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Challenge: Life Changes

Why I would never hide my pregnancy at work again

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My life changed even before I had kids. Days before I got a big promotion at work, I found out I was pregnant with my first child. When my boss, a longstanding dean of admissions at an Ivy League university, called me into his office to offer the promotion, I quickly said yes. I worried that he would retract the offer in a heartbeat if he knew I was pregnant. The reality of being a working mom in college admissions, like many professions, is full of sacrifice. I knew getting pregnant could keep me from future promotions, assignments, and especially my ultimate goal of becoming a dean of admissions one day. So I kept my pregnancy a secret.


Weeks turned into months. Before I knew it, I was going into the last trimester of my pregnancy. I’m sure my boss suspected I was pregnant, but I didn’t want to take any risks. I wanted to be a mom and I wanted to reach my professional goals as well. When I finally told him I was a few months away from my due date, he replied that he expected nothing to change. It took me years to realize that everything changes once a woman has a child, and that is the ultimate secret to all the doubters.

Over the past 10 years, I have had two more children, become a dean of admissions, and started my own business while working full-time. I have learned that as ambitious as I thought I was before I had children, becoming a mom is the most motivating experience of all. In fact, my expectations increase as each year passes because I have something to prove to myself, my kids, and anyone who doubts a working mother’s potential.

Now that I am further along in my career, I wouldn’t think of hiding a pregnancy or hiding that I am a mom. Having three children defines me, and it has made me stronger and more confident than I ever was. My days are never predictable and this is part of my success story. It’s rare not to have a sick child, a school commitment, or a momentous event in one of my children’s life on any given day. Despite the “working from home” days and the phone calls in between the 50-yard breaststroke and the 50-yard backstroke of their swim meets, and the emails I write leading up to school drop-offs, I get a whole lot done. I usually wake up early and stay up late, but I have never been more productive.

I have grown tremendously since having children. I still have incredibly high standards for myself, my colleagues, and the students I work with. But I have learned to be flexible and forgiving of them and myself when things don’t go as planned. I often have less time to prepare for work projects. This has made me more efficient at what I do and more spontaneous as well. In my younger days, I used to memorize my speeches word-for-word. Now, I have a couple of key words that guide me through a speech. It’s the stories that I weave into the messages I hope to impart to my audience, and being a mom provides a treasure chest of examples.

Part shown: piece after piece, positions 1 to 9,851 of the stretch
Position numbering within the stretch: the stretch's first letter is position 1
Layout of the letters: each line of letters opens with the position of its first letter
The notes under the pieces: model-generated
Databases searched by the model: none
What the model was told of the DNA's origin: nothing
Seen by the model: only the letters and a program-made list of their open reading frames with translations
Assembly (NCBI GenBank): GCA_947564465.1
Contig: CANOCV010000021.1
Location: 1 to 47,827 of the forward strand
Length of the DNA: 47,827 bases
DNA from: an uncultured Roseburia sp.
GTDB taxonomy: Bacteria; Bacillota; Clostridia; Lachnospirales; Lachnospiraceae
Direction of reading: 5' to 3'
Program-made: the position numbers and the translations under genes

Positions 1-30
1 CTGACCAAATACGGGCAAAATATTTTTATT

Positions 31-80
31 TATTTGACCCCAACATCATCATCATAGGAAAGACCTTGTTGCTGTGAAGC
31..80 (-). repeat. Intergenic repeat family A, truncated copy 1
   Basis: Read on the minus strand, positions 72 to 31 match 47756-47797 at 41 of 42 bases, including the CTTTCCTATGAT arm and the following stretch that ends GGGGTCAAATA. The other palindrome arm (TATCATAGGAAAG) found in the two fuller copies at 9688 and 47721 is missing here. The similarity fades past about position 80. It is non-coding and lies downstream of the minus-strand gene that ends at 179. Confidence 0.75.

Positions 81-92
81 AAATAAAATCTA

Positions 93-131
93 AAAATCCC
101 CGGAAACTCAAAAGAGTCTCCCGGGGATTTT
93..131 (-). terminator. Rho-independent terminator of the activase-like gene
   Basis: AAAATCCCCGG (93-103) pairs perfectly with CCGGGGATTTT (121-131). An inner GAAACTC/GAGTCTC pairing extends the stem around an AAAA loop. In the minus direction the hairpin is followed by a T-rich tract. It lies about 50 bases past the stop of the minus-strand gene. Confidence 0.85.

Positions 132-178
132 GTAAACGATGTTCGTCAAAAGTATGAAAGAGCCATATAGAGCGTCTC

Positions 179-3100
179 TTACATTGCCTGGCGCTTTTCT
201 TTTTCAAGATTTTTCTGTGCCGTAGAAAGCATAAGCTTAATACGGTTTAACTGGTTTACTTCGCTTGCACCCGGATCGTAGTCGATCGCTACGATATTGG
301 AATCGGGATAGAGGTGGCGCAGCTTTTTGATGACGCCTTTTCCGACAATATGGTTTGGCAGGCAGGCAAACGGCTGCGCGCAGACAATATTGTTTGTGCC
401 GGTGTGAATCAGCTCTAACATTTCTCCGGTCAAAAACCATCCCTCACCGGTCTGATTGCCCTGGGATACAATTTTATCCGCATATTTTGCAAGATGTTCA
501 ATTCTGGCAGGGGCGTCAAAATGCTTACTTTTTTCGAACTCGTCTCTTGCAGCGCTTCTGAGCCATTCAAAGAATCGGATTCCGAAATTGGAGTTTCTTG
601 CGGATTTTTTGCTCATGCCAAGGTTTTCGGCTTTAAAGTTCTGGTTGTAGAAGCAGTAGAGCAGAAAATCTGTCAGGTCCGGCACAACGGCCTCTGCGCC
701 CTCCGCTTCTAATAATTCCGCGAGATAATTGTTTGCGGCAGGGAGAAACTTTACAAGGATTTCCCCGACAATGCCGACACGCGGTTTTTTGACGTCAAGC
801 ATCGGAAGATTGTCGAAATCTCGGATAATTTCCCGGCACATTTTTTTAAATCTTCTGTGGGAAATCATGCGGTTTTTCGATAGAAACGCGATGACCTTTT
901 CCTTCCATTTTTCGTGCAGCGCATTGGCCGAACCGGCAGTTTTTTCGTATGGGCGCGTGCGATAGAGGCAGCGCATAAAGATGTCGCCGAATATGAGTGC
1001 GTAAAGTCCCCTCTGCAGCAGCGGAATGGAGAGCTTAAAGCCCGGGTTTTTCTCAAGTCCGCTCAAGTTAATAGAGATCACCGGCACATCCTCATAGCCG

I also recognize that being far from perfect gives me humility and empathy. Everything I do whether it’s sewing a button onto my son’s school uniform after he’s dressed, doing my younger and older daughter’s hair moments before the father-daughter dance, or interacting with a student who needs me, I am emotionally present. It adds time to my hectic day, but my kids and students feel like they are the most important beings when I am in the moment with them. I never imagined saying this in my younger days, but I am more patient and easily moved by our youth, and I believe this has come from being a mom.

I used to need complete silence when I worked. I couldn’t even have the radio playing in the background. Now, I write articles, op-ed pieces, and prep for the videos I make for my business in my kitchen as three kids, a dog, and an array of events take place around me. The constant noise and activity infuses my work with a realness that I am forever grateful for. As I leave my job in a matter of weeks to pursue my business full-time, I am looking forward to the chaos of my life as a mom entering everything I do even more. My kitchen is my office. And, the chaos in it reminds me that life is not perfect, but change and children breathe life into our greatest accomplishments.

If I can write this with my six-year-old son squeezing a whoopee cushion in my ear, anything can be achieved. Becoming a parent changes us. Being a parent day in and day out changes us even more. This change unearths skills we never thought we had, and makes any success that much more impressive. So thank you, Max, for that whoopee cushion distraction. Thank you, Sophie, for trying to get him to stop. And, thank you, Dotsie Bea, for napping through all of it so that I could finally finish this piece. I never could have done this 10 years ago, and that’s why it means that much more.

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